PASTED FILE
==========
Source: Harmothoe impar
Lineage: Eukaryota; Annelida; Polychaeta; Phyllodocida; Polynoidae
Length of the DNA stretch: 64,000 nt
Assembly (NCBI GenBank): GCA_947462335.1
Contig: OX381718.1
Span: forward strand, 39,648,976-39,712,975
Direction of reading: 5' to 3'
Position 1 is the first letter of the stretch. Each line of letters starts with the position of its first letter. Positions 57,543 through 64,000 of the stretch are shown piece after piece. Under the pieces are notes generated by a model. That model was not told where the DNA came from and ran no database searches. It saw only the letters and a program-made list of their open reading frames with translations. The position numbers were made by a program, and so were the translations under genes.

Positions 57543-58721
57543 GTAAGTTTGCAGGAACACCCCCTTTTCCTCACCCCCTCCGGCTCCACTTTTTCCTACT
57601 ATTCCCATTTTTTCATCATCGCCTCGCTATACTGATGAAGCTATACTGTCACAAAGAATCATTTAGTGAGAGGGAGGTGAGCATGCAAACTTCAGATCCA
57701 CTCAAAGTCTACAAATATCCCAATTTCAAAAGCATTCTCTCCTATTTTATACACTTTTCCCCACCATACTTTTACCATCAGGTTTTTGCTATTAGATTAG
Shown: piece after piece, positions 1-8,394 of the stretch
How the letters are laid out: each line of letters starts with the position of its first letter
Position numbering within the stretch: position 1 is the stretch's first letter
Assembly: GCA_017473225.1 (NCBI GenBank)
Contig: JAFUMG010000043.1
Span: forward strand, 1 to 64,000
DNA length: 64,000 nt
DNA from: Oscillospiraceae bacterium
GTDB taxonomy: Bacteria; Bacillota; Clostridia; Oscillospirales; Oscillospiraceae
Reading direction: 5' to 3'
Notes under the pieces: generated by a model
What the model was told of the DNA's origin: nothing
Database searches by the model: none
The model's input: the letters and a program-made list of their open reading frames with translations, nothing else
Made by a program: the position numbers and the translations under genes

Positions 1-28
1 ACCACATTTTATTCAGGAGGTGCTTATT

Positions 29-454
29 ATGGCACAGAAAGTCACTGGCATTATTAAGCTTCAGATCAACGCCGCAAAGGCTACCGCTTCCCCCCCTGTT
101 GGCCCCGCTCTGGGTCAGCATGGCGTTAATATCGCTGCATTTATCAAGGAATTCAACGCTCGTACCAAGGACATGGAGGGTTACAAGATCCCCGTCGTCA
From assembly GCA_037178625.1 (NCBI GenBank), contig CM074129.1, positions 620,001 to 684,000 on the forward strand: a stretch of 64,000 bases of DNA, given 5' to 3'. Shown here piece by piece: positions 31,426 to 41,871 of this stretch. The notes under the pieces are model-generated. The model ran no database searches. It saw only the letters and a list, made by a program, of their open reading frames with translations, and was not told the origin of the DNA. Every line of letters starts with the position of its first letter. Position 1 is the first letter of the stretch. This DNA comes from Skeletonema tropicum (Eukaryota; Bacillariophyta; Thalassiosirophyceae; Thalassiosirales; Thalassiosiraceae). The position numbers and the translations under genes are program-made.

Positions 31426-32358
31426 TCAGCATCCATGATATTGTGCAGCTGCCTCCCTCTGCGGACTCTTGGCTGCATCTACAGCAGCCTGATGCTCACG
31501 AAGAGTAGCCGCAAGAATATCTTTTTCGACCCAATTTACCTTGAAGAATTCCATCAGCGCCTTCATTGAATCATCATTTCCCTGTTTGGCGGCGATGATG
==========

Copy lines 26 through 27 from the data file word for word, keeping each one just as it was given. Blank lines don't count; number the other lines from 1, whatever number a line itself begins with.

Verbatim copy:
The model's input: the letters and a program-made list of their open reading frames with translations, nothing else
Made by a program: the position numbers and the translations under genes